Warning: Contains Spoilers!
The gray weathered stones towered above him. This was a silent, solemn place, built thousands of years ago by a half-forgotten people who understood the power of the earth and the magic locked within hills and stones, trees and rivers.
Aufwader’s Thoughts: I find it so interesting how this series links itself to ancient English heritage and history without ever actually saying ‘this is ancient English heritage and history.’ (I mean, it could be Scottish, since we have a lot of ‘Dooit’ stones up here and the Caledonian Forest would be a pretty solid candidate for Hagwood, but I’m betting that Mr Jarvis was probably calling on his own experience, which as far as I’m aware is more of merrie olde Englande.) I love the mystery of the world beyond the werlings’ grasp; the idea that there’s a whole vast landscape out there, peoples and places beyond the forest of which we readers will never hear, but we know they’re there, and, just possibly, that they are connected to our own past.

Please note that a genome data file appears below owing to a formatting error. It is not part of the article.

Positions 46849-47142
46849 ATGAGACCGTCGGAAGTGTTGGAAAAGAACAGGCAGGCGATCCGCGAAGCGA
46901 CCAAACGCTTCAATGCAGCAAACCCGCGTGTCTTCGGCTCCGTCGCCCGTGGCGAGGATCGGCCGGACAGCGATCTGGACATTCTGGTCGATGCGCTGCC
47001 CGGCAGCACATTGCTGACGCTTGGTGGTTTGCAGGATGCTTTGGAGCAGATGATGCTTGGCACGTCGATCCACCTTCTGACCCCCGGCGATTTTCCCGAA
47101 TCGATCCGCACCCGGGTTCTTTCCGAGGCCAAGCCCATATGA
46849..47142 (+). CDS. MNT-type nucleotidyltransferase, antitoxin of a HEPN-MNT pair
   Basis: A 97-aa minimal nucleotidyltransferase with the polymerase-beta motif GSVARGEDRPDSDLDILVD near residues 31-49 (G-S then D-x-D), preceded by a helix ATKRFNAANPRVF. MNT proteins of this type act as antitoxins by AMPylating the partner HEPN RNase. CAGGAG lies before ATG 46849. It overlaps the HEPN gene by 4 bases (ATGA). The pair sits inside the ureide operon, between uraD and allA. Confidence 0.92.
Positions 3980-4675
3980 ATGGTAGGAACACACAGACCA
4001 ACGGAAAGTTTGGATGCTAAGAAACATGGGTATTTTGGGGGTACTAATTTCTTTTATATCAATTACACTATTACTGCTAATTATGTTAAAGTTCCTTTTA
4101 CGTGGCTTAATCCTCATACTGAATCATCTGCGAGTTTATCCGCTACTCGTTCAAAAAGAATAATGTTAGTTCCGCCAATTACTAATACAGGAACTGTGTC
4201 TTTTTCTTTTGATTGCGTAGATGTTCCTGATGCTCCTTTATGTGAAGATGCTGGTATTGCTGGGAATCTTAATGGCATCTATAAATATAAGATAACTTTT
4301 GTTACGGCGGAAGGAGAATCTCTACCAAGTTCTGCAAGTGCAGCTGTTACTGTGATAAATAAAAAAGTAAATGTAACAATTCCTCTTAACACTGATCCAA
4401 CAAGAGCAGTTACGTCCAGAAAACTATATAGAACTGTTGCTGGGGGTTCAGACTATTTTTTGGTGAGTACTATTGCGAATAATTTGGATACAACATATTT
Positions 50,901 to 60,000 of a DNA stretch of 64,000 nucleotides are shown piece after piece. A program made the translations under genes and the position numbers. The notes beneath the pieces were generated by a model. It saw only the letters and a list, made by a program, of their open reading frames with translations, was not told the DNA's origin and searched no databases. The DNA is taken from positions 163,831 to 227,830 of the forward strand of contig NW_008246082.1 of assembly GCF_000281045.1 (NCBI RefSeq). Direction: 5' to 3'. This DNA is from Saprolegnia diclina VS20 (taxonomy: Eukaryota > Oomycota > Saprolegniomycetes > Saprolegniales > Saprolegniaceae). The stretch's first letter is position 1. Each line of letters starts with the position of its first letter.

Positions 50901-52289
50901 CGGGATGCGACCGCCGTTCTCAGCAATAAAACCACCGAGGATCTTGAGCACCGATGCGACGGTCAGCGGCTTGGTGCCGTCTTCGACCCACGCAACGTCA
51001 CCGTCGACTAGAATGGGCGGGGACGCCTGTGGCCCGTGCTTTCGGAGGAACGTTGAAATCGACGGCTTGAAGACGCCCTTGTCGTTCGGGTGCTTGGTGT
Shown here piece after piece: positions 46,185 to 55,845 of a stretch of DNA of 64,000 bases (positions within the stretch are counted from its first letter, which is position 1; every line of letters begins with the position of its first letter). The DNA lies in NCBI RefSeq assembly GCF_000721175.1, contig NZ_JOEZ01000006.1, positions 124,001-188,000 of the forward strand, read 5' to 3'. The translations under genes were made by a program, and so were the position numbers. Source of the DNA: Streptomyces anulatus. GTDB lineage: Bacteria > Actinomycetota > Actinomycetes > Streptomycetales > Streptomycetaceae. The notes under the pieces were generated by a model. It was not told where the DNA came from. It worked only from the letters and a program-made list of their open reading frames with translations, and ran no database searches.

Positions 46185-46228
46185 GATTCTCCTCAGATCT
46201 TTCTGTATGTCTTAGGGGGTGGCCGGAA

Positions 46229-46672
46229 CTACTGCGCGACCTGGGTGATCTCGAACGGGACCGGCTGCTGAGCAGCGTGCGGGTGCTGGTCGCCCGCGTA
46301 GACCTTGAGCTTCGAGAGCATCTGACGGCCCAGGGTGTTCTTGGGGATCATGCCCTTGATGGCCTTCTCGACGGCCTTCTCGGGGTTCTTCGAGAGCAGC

As for Rhiannon’s little shobble and mooty, I have to say I’m quite taken. I’m not sure why, but she never made as much of an impression on me in Thorn Ogres as some of Robin’s other villains from that era. She has more than made up for that in this book, however, with her blindings and her murderings, her intrigue and her espionage. I love how she even thought to dress for her grand entrance in that sparkly black number – no tacky tweed or mouldy velvet for this Queen of Witches, she’ll crush all who oppose her in style.
Matt’s Thoughts: So Rhiannon reveals herself at last and the danger ramps up. The mention of the Dooit stones is really interesting because it does just reinforce the idea that this could be a remote corner of England somewhere. But in the current day? A long time ago?
But my personal favourite thing about this chapter was watching Liffidia and Tollychook face down Rhiannon and tell her exactly what they thought of her.
Given that every other character that interacts with her in the Hollow Hill grovels and crawls and flatters, to hear Liffidia call her an ‘ugly, ugly, foul hag!’ is exhilarating. Whether it was the best move strategically remains to be seen!